Maintaining a healthy friendship at the best of times requires some work and commitment, and when one of you moves far away, things can get more than a little tricky. Over the years I have picked up a few tips about how to maintain friendships abroad, and specifically, from China.
Today marks exactly one year since my husband and I arrived in Beijing. It’s been quite an adventure for us both, and as with any life change, I've learned, grown, and changed a lot. Mostly because I did everything ass-backward. There were moments when I've wished that a future version of myself could whisper the secrets of Beijing in my ear and smooth the path before me. But if I actually had the opportunity to go back in time and share such pieces of advice, what would they be?
Drop by a stand-up comedy night here in Beijing and you'll probably see a lineup of straight, white men behind the microphone. But if one of those such men, David Jacobs of Comedy Club China, has anything to say about it, that's all about to change.
I’m on a quest to remove plastic from my life. Making the change in the bathroom is much easier than you might think, and there are dozens of awesome makers right here in Beijing to help you on your way.
The petite Sqair, with it's stylish, Scandi-minimalist design represents a natural next step for the social enterprise who started out selling super-cheap DIY air purifying packs and running education workshops in 2013.
While death-by-dragon, incest, and a casual beheading or two is fun to watch, ultra-popular HBO series Game of Thrones can also serve as a useful language learning moment. It's time to go full nerd and learn some of the character names in Chinese, so you can casually drop them into the conversation.
Beijingers have taken to social media to express support and solidarity with sister city Paris following a blaze which has destroyed much of the roof of the Notre Dame Cathedral. Paris and Beijing have been sister cities since 1997.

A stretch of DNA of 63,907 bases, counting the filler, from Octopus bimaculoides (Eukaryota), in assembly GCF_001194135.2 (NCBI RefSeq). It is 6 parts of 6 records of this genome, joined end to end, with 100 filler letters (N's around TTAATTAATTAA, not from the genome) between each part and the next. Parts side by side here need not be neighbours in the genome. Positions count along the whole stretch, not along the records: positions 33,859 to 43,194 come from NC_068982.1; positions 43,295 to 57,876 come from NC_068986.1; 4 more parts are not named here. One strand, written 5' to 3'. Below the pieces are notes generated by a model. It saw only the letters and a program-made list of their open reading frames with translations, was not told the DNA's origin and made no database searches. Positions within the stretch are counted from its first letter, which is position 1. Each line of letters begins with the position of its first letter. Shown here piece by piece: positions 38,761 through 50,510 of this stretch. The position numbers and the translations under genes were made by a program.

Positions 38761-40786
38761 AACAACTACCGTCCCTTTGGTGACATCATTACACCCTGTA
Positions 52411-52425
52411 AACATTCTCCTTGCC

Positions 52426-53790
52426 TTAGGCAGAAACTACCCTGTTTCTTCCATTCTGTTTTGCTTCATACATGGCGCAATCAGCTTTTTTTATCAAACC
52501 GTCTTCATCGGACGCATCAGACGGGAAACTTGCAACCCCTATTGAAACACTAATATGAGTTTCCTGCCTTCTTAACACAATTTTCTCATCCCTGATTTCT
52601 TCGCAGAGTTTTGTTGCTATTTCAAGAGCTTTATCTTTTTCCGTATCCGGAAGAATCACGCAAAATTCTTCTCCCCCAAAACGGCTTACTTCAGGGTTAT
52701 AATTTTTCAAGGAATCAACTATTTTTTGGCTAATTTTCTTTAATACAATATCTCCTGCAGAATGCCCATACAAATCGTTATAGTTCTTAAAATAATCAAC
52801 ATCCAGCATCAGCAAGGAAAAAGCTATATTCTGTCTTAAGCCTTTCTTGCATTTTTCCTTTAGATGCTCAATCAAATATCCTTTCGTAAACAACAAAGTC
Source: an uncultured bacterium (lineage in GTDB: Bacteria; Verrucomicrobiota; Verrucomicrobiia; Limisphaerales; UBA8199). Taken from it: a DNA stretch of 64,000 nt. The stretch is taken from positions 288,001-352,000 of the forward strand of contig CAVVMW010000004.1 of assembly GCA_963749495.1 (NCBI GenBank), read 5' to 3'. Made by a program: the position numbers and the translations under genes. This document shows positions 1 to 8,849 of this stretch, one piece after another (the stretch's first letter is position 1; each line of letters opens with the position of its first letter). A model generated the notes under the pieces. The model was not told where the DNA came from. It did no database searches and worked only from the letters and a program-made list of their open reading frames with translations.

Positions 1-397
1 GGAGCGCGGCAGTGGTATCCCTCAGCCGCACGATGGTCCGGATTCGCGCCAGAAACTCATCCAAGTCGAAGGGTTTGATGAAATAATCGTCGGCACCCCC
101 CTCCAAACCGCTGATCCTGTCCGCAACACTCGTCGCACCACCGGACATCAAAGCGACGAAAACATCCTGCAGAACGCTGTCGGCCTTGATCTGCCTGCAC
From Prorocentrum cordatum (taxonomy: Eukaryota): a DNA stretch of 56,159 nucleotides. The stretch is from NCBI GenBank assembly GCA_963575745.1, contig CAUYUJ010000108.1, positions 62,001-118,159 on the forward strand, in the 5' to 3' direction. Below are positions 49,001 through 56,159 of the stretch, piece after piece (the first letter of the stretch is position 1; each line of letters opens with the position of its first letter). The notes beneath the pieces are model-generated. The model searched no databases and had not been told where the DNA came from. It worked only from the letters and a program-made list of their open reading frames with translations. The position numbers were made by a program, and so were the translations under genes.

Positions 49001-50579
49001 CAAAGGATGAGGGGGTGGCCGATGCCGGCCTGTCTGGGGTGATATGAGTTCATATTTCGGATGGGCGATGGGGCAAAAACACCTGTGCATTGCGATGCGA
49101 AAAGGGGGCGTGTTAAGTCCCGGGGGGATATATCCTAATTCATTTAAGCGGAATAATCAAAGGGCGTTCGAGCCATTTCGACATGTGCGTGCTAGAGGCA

Anti-pollution skincare has become big business in recent years, but with the boom of products on the market, there has been a parallel boom in misinformation. Product reviews abound with confusing jargon and vague trademarked terms.
"What do you call somebody from Xi'an? Xi'anian? Xi'aner? Xi'anese?"
After 2.5 months in China, and before going back to my hometown of Perth for the first time in almost 2 years I reflect on what ‘home’ means to me now.
In the first piece published from China, I examine the mistakes I’ve made so far, and lay all my cards on the table.
I never expected to move to China, nor begin to learn Mandarin. Yet while the language may be totally unfamiliar, the process of learning a language from scratch is not. I wrote about how already speaking French has helped me to tackle this third language for Babbel Magazine, which is the official online publication of one of the worlds largest online language learning resources.
During our visit to Beijing in November, we spent a day hiking on an a beautiful and empty, 'wild' section of the Great Wall of China. This article was published in the Washington Post, and the grammatical error contained in the first sentence earned me a slew of annoyed emails.
I spent 10 days in Beijing last November, and high on my list of things to do was the Lost Plate culinary tour. Driving from stop to stop by tuk-tuk, we dove head-first into the local food scene that is at the heart of the dense 'hutong' neighborhoods. I wrote about it for The Washington Post.